java tutorial

12 Most Influential Books Every Software Engineer Needs to Read

Indeed a great list, I have also shared list of books every programmer should read, very similar to yours, and hope I can add couple from here as well 🙂

The Curious Programmer

This is a question that I get a lot, especially from co-workers or friends that are just beginning their journey as a software craftsman.

What book should I read to become a better developer? Do I need to read books?

I think it’s a great question, and it is one that I asked many of my mentors as I was becoming a software engineer. The problem was that many people suggested different books on different topics. All the books they suggested were great in their own right, but no one was able to give me a list that would be the ESSENTIAL books, the MUST READS, that any engineer with hopes of being great should most certainly read.

Well, I’ve learned a lot from my mentors and realized that I still had a lot to learn with the many different books that were suggested to me. I decided to develop a routine…

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Java Interview Questions – Resource

This list contains links to several Java Interview Questions articles, which are helpful for Java developers looking to build their knowledge from interview point of view.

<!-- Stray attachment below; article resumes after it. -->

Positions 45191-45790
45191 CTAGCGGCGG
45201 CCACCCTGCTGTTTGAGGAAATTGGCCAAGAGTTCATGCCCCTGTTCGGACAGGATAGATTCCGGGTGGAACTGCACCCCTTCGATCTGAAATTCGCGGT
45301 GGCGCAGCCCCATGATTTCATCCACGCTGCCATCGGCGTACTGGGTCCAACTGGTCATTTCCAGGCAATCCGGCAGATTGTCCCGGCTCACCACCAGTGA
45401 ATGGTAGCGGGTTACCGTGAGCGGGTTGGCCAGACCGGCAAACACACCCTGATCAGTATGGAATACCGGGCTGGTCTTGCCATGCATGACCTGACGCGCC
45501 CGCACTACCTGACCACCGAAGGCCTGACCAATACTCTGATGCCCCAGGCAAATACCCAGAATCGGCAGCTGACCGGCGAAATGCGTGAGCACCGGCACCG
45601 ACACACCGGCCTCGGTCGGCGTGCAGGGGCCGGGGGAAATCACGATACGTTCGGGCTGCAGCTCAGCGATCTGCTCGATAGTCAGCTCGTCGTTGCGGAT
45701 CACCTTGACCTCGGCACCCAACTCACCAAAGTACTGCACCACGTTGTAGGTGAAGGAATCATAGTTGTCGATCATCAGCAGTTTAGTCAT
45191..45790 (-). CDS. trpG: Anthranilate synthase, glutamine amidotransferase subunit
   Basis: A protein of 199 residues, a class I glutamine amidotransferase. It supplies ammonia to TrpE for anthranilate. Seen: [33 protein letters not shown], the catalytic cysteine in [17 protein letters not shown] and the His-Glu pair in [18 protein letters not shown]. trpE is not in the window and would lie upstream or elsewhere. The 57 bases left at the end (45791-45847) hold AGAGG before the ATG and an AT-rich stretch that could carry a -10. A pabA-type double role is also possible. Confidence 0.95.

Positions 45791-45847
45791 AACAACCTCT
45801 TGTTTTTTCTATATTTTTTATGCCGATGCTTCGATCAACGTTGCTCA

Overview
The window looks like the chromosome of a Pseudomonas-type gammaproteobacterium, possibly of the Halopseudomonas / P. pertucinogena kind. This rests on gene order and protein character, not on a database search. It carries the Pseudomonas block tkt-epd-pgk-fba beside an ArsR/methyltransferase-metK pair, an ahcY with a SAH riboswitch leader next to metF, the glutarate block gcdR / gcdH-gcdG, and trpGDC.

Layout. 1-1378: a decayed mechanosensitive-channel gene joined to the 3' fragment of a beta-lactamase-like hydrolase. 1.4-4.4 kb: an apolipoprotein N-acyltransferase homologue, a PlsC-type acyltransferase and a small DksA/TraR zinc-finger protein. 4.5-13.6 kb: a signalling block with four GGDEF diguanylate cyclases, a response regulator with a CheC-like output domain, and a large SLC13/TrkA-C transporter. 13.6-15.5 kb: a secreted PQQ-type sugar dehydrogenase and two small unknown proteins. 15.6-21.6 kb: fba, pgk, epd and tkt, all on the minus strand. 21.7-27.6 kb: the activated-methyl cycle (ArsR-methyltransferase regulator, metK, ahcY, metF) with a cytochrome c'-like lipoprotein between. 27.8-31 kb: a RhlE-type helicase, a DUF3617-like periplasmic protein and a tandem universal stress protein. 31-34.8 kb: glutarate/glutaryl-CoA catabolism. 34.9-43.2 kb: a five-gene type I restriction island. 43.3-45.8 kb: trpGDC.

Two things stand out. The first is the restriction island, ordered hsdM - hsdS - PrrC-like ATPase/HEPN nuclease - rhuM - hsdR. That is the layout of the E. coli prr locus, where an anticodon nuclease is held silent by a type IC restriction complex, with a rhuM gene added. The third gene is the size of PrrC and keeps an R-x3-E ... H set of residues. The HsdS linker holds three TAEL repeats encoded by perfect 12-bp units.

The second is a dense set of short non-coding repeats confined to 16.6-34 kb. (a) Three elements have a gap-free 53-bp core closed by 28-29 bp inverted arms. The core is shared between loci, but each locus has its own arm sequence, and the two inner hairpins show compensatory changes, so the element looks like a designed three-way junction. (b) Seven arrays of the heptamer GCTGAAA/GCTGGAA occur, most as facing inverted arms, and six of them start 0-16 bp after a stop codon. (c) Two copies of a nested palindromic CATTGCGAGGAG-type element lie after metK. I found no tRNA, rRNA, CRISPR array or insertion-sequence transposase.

Java Questions from Investment Banks Interview

Top 40 Core Java Interview Questions for Phone interviews

Telephonic round of Interview is usually used to screen candidate before asking them to come to the office for a face-to-face interview, but nowadays it become even more important. Gone those days when one telephonic round of interviews was enough, nowadays you need to face 3 to 4 telephonic interview before you get a chance to see your Interviewer. In this article, we will see 40 odd questions from Java telephonic interviews, which will help you to get an Idea about what to expect and how to answer them. See here


Java OOP Concept interviews Questions

OOP is very important part of any Java Interview and that’s why you need to prepare it well. In this article, I have shared some of the most frequently asked OOP concepts questions from various Java interviews, including both telephonic and face-to-face round. It contains some easy, some very easy and some tough questions for your practice.


Basic Java Interview Questions

A collection of some really basic questions for core Java developers of having 1 to 2 years of experience or college graduates looking for the job. One of the must read for the telephonic round of interviews.


21 Frequently asked Java Interview Questions

If you have attended a couple of Java interviews then you know that there are few questions which keep repeating. You go to one company to other, but you will find the same set of questions coming again. It’s good to make a list of such frequently asked Java programming question. So that you can revise them when needed, instead of doing Google, at last, minute. This list contains 21 such questions, a good starting point to build your own list 🙂 See here